Broglio worked as chief of staff to the late Cardinal Angelo Sodano, who was Vatican secretary of state from 1990 to 2001. Sodano has been widely criticized for stalling investigations into prominent clerics found to have sexually abused, such as the Rev. Marcial Maciel, leader of the Legion of Christ, a religious order.
“Hindsight is always 20/20,” Broglio said at a news conference after his election. “Many things that we have learned now perhaps certainly were not known then.”
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He said that during his tenure, Maciel “had everyone pretty well informed” because he was recruiting many new priests.
Broglio said that he had left the Secretary of State “when the big accusations came out” against Maciel.
While the allegations against Maciel grew in the 2000s, they initially came to light in a major 1997 Hartford Courant report, which reported on the allegations by eight men against him.
The experience is a “good reminder to be vigilant and to be proactive,” Broglio said.
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Broglio also stood by an earlier statement linking the church’s sexual abuse crisis to homosexuality. He had previously stated that many abuse cases involved homosexuality rather than pedophilia because many of the victims of abusive priests were 12 years of age or older.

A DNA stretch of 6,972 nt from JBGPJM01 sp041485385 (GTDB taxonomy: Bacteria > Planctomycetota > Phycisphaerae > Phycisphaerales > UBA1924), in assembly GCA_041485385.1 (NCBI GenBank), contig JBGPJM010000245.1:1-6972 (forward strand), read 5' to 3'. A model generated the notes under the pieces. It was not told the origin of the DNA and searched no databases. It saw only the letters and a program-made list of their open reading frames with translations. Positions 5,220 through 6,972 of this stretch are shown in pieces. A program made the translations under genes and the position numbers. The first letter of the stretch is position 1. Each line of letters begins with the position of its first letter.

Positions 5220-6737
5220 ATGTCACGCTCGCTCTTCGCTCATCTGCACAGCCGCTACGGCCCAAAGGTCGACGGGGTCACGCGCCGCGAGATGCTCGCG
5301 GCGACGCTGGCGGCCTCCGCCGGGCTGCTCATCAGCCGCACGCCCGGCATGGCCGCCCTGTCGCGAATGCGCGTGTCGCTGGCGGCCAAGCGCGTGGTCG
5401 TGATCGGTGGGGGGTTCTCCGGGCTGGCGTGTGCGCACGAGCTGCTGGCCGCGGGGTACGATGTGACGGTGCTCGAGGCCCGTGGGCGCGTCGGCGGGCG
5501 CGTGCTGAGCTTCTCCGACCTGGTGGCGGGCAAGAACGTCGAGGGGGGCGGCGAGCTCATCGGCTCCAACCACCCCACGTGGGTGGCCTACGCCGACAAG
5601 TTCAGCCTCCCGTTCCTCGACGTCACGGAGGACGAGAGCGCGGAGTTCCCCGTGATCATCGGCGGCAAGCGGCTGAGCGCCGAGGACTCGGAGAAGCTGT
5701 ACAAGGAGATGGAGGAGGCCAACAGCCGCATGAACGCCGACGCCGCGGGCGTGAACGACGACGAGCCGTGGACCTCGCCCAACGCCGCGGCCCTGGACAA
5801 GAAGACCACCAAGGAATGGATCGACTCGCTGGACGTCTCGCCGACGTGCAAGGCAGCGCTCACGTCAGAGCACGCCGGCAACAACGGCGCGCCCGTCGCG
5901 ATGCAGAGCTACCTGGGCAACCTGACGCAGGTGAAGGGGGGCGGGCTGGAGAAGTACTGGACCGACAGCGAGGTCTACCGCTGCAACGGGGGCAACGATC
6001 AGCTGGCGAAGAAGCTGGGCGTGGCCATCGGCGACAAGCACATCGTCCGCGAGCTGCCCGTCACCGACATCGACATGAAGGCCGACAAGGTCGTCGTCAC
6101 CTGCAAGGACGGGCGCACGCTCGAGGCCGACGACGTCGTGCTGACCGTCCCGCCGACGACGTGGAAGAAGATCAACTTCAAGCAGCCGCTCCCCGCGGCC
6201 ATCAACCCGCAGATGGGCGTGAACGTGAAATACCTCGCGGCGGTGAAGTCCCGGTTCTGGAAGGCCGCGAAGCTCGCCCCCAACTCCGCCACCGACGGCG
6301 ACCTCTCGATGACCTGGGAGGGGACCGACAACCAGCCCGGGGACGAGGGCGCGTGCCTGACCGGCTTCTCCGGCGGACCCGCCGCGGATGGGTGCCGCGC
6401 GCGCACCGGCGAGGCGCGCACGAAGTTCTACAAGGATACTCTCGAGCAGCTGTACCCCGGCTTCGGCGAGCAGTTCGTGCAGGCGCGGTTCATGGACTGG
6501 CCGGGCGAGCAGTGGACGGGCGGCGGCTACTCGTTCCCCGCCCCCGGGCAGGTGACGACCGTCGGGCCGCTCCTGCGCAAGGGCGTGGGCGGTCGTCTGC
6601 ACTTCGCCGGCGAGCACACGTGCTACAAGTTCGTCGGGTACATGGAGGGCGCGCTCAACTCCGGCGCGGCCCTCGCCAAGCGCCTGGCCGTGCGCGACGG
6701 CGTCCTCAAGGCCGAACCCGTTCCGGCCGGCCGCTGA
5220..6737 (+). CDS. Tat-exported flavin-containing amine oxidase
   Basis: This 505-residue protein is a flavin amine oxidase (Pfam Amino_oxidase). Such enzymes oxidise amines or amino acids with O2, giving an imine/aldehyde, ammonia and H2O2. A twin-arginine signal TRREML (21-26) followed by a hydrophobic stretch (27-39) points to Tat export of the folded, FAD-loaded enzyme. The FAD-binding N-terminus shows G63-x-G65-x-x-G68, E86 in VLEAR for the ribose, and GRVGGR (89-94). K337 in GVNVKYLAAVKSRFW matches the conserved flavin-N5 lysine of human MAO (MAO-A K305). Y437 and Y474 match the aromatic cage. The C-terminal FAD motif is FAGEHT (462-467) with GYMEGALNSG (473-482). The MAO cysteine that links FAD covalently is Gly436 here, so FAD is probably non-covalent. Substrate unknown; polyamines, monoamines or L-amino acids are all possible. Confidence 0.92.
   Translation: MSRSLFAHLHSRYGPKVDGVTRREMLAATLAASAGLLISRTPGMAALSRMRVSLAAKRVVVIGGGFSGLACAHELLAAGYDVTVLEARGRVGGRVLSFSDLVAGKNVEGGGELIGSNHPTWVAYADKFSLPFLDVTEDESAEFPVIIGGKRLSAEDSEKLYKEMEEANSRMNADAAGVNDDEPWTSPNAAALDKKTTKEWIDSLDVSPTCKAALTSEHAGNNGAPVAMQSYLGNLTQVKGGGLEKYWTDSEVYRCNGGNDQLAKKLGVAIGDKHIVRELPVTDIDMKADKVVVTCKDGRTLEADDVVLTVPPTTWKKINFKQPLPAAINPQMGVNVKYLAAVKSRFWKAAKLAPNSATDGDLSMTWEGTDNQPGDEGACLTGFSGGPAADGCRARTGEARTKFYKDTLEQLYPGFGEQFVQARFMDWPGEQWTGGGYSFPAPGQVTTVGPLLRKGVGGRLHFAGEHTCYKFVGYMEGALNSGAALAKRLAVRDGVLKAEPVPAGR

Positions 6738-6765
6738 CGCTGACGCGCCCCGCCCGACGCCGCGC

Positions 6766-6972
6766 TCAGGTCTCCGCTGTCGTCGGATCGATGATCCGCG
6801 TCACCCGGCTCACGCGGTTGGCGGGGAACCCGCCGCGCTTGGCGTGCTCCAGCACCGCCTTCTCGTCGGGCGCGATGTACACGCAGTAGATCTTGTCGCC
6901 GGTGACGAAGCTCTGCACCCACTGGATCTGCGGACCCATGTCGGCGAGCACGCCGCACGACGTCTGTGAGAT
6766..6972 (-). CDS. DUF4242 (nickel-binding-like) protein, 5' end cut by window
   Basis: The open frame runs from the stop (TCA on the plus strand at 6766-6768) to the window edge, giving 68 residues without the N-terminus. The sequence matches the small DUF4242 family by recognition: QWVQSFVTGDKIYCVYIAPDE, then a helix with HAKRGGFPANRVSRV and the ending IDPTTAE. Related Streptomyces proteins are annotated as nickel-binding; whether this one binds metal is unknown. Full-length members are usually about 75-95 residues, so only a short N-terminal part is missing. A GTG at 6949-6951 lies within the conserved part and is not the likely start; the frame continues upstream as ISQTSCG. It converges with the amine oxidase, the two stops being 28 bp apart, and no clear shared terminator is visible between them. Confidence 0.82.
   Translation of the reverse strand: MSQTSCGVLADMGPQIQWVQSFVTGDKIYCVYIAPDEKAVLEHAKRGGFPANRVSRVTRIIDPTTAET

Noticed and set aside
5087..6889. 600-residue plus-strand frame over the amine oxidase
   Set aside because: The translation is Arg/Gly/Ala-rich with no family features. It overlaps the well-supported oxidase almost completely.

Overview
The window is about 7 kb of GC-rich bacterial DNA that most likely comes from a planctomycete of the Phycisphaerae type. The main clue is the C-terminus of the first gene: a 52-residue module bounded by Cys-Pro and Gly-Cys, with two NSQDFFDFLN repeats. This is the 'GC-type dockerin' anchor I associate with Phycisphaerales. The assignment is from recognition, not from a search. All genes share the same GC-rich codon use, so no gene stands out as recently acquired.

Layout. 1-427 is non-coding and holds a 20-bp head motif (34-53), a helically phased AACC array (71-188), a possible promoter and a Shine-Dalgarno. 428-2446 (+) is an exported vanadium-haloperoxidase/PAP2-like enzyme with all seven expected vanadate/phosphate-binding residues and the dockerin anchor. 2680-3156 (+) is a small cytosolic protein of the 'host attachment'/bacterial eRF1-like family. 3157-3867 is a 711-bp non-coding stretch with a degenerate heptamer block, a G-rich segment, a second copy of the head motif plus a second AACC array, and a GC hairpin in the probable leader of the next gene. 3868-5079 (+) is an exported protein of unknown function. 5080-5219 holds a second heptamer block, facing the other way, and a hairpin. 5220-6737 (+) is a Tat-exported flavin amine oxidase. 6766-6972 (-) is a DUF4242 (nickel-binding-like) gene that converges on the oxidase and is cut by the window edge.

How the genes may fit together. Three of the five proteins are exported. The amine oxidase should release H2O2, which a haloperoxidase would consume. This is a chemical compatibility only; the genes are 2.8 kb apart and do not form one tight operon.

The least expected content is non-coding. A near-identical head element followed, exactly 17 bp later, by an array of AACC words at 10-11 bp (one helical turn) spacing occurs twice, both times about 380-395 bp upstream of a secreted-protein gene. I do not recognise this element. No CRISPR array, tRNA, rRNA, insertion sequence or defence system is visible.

A 2011 study by the John Jay College of Criminal Justice, commissioned by the bishops, said that homosexuality was not a cause of priest abuse.
“It certainly is an aspect of the sexual crisis that cannot be denied,” Broglio said Tuesday. “That’s certainly not to point the finger at anyone, but I think it would be naive to suggest there’s no relationship between the two.”
Broglio declined to speculate on why he was chosen or if the vote signaled a different agenda from the pontiff.
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“I am certainly in communion with Pope Francis,” he said. “I’m not aware that this necessarily indicates any dissonance with Pope Francis.”
Last year, Broglio drew national attention when he asserted that service members should be able to get religious exemptions that save them from the Pentagon mandate that all troops receive COVID-19 vaccines.
“Despite the moral permissibility of these vaccines, the Church treasures their teaching on the sanctity of conscience,” Broglio said. “Accordingly, no one should be forced to receive a COVID-19 vaccine if it would violate the sanctity of their conscience.”
Broglio grew up in the Cleveland area, attending Catholic schools there before attending Boston College and later earning a doctorate in canon law from the Pontifical Gregorian University in Rome.
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He was ordained a priest, for the Diocese of Cleveland, in May 1977 in a chapel in Rome.
In addition to serving as associate parish priest and university professor, Broglio devoted himself extensively to the diplomatic service of the Vatican. He served as secretary of the apostolic nunciatures in Côte d’Ivoire and Paraguay, and later as apostolic nuncio in the Dominican Republic.
Broglio was ordained an archbishop by Saint John Paul II in March 2001. In 2007, he was named the fourth archbishop of the US Military Services.
As a member of the USCCB, Broglio currently serves as the conference secretary. In the past, he served as Chairman of the International Justice and Peace Committee and Chairman of the Committee on Canonical Affairs and Church Governance.